A healthy healthcare workforce is essential for patient care. When the workforce is exhausted, experiencing burnout, and struggling to balance their work and personal lives, it impacts on everyone.
Patient outcomes are poorer, patient satisfaction levels are lower, and the incidence of medical errors are higher. Poorer outcomes for patients can impact on their quality of life, which in turns impacts on their personal wellbeing and that of their friends and families. Longer stays in hospitals impact on service provision and capacity, and further stresses the demands being placed on the workforce.
Poorer patient outcomes, medical errors, and low patient satisfaction impact even further on a workforce committed to care, and feeling they are not delivering their best. It increases stress, reduces job satisfaction, and ultimately results in many choosing to leave the profession. This again places even further demand on the remaining workforce as rota gaps are not filled.
The situation outlined above feeds a system where patient numbers are increasing while the workforce available to treat them is shrinking.
It is a cycle that needs to be broken.
A number of reports have consistently highlighted the issues linked to wellbeing of the medical workforce and outlined key recommendations and actions for making change.
Many hospitals do not have rest facilities, on call rooms, or access to nutritious food and drink.
The GMC report Caring for Doctors, Caring for Patients’ has shown that a working environment without facilities for rest and food is damaging to the health and wellbeing of staff and undermines patient care.
During long shifts, healthcare staff must be able to refuel and recharge but their ability to do so is dependent on their access to a place to rest, away from the clinical environment, and the availability of a warm healthy meal.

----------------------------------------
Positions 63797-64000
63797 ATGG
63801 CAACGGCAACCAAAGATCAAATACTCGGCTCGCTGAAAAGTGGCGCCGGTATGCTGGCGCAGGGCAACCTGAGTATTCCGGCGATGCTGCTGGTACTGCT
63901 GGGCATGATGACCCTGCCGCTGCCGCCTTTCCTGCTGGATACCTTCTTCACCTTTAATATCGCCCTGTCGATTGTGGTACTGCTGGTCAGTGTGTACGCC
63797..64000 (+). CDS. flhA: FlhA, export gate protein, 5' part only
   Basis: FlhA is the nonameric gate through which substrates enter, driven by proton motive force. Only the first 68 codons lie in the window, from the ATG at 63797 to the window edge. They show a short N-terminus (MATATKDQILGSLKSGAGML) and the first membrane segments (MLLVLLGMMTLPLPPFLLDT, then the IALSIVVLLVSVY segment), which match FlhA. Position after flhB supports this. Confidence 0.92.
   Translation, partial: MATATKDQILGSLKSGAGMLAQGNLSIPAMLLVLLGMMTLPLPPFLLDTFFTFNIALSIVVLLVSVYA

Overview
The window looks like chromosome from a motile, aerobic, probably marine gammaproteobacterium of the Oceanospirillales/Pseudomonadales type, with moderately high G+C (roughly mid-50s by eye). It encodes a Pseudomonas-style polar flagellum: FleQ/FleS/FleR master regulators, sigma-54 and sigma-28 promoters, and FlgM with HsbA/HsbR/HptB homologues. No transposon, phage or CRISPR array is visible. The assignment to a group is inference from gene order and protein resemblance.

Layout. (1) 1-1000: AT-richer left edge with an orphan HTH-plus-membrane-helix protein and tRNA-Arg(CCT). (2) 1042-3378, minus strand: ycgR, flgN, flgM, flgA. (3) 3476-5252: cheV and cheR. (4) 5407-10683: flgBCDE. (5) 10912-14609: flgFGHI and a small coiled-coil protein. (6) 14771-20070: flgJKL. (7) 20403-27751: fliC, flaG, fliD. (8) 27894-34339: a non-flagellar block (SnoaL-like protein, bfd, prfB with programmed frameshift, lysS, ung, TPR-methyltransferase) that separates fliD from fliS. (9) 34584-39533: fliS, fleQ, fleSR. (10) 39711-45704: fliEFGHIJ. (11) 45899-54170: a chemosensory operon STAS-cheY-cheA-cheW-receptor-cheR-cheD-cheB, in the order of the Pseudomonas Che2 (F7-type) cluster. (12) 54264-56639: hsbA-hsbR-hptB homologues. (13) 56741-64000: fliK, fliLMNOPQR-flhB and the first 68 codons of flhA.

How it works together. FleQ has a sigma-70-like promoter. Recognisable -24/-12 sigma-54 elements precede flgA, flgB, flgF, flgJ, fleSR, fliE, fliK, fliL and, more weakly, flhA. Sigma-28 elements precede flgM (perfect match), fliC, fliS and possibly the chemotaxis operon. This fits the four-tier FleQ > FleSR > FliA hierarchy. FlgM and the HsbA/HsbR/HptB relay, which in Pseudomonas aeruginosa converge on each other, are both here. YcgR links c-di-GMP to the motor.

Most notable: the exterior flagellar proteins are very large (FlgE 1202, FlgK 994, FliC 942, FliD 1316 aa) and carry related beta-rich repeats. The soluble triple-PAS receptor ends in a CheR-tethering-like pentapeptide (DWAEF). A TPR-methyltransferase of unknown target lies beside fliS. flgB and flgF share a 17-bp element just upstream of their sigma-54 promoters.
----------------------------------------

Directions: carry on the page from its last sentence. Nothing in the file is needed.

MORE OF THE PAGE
Employers must ensure that basic needs of their staff are met if they are to carry out their roles effectively and provide good quality care to patients. The BMA Fatigue and Facilities Charter states that employers must provide:
- Easily accessible and appropriate rest areas, away from the clinical environment, to allow staff to nap during breaks
- Catering facilities that serve hot, freshly prepared meals 365 days a year, and make alternative hot food available to staff out of hours
The NHS England’s People Plan for 2020/21 requires employers across the NHS to invest in physical health and wellbeing of its staff, including a focus on healthy working environments and the provision of safe spaces for staff to rest and recuperate, on their own and with colleagues.
Our Rest and Food campaign highlights the issue of staff lacking access to basic facilities at work and the impact this has on wellbeing. Fatigue and sleep deprivation poses risks to doctors and their patients. We all need rest and food to be safe and happy at work.
Follow our campaign on Twitter @rcpsglasgow #RestAndFood
You can also find out more, including how to get involved, on our website.